Earth Garden for RHS Tatton Park
Many of the young designers who showcase their gardens at the RHS Tatton Park Flower Show go on to have successful careers in garden design and horticulture. The show is all about what’s new and innovative in the world of garden design and RHS Tatton is the perfect platform for young designers to showcase their talents.
This year (2021) in the RHS Young Designer of the Year category, designer Max Parker-Smith from Sussex, questions our relationship with the natural world and how we perceive it with ‘The Earth Garden’, taking his inspiration from Luis Barragan.
Max has a strong belief that when entering a garden one enters into a space shared with the hundreds of other species that inhabit it and as such we owe them a level of respect and duty of care: “It’s about balancing one’s own desire to dominate the space while appreciating the benefit of sharing it,” he says. “City gardens, in particular, habitually try and control the tight confines of the space which often results in the eradication of the natural habitat for other species,” he adds.
In this garden design, Max is trying to re-balance this relationship. He has long admired the work of Mexican architect Luis Barragan, especially the confidence he demonstrates within his use of colour and pictorial framing. Max points out that Barragan is playful and theatrical and enjoys manipulating atmosphere with the use of the simplest of shapes painted with bright pigments. If you are familiar with Barragan’s work you will see where he is at play in this striking garden.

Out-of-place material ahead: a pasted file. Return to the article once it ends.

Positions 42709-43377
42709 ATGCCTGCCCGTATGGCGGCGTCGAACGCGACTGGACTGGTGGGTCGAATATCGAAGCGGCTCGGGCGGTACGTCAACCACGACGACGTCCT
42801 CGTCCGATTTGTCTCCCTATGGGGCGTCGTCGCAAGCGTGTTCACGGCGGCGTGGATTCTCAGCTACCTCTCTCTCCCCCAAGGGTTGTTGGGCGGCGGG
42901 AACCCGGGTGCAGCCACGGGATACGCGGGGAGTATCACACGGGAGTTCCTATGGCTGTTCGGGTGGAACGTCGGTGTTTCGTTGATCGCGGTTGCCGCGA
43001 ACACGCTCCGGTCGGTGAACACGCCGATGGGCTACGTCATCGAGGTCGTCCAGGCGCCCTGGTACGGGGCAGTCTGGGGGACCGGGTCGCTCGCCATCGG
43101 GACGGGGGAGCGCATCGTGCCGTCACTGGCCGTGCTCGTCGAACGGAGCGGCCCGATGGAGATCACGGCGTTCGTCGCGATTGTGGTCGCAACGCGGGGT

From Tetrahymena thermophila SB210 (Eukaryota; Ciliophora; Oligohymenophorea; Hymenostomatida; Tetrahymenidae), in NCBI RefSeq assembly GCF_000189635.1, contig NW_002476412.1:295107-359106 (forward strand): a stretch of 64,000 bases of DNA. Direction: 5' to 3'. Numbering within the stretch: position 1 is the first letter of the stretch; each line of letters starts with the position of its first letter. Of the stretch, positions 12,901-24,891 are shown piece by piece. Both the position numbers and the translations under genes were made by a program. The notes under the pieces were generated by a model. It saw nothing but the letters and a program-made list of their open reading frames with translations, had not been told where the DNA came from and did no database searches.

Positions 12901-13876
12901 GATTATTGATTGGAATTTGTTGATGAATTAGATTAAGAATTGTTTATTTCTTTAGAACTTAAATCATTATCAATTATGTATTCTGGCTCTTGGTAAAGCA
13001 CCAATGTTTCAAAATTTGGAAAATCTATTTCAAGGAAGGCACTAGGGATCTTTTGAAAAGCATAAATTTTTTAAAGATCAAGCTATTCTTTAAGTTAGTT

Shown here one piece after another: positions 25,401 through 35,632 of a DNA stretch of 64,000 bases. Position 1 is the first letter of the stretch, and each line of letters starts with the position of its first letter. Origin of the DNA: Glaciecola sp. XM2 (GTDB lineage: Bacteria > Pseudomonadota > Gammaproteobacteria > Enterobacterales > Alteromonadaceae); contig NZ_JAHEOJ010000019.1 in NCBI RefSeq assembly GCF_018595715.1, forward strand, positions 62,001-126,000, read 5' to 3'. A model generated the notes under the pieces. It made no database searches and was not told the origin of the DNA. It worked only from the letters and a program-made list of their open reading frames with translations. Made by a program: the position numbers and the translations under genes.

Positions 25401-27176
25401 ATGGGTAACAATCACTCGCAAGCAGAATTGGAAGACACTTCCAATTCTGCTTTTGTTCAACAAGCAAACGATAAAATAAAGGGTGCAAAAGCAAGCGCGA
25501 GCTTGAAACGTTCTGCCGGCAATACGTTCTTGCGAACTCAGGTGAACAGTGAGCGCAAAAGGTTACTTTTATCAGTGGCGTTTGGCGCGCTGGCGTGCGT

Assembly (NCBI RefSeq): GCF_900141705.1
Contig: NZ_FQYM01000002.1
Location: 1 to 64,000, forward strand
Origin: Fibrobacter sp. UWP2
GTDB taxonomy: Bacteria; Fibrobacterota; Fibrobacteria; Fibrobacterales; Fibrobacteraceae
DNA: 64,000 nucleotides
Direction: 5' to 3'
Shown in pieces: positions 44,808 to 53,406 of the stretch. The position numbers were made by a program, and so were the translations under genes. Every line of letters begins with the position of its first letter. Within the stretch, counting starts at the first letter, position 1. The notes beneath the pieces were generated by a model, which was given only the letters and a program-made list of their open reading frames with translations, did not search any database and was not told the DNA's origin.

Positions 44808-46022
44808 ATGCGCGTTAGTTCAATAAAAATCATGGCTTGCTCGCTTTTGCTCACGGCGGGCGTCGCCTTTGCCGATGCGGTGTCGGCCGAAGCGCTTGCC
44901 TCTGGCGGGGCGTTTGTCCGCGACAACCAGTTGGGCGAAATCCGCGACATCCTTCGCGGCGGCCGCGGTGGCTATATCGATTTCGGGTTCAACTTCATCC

The Earth Garden is 60 metres square and divided into two areas – the main area overflows with lush planting that spills over the pathways favouring larger spaces for the indigenous wildlife while minimising that for humans. The space includes a modestly sized dining area with bespoke furniture made from up-cycled wooden scaffold boards framed by a lime rendered Hempcrete wall.
Planting includes Yew hedging and an exciting blend of natural and informal textured and shapely plants grouped into large clear blocks. Planting has been chosen to attract a plethora of wildlife whose habitat is constantly shrinking in the city. A central archway links this area with a smaller Garden Room which has a more paired back feel.
The entire garden creates a number of interesting spaces while using modest materials and letting the planting speak for itself. Max feels it is important that we understand the impact our gardens can have both negatively and positively on other species. Planting will include Astilbe, Brunnera, Digitalis ferruginea, Geum, Hosta and Miscanthus.
Plants for the garden are being supplied by Hortus Loci who will also be supplying the main specimen tree (Acer Griseum). Support has also been received from Deedale, The Stone Warehouse, Rolawn and London Stone.
Image credit: © and credit Max Parker-Smith